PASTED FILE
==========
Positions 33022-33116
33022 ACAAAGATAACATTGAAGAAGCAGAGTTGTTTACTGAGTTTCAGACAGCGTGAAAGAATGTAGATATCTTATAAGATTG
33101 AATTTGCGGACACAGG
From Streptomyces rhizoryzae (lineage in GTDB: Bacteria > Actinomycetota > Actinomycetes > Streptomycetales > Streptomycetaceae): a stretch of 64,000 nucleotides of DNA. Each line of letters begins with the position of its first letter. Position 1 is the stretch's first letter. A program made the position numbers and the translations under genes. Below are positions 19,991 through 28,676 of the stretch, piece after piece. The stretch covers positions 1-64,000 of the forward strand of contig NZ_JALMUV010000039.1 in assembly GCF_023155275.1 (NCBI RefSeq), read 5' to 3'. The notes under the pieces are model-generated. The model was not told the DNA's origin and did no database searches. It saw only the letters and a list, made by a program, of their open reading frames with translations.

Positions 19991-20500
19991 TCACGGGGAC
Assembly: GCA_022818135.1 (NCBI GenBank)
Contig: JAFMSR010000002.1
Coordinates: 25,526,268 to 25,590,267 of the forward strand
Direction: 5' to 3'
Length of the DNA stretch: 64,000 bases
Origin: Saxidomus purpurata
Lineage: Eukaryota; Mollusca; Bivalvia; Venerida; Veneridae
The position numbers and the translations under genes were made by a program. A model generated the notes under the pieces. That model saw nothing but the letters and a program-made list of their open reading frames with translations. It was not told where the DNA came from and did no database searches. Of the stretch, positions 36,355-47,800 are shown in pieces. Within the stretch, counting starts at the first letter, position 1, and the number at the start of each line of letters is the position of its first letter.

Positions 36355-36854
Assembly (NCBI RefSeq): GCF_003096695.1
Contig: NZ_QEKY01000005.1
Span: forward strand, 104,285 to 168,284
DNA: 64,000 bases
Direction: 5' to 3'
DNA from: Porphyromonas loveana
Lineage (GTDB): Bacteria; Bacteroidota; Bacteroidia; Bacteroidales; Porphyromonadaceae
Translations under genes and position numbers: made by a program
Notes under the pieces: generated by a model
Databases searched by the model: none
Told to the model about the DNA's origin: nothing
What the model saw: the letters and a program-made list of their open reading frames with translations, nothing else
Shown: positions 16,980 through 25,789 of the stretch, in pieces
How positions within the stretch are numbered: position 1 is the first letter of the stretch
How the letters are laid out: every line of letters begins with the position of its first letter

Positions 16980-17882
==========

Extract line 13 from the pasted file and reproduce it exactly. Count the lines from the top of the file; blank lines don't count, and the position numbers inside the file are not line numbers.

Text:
Lineage: Eukaryota; Mollusca; Bivalvia; Venerida; Veneridae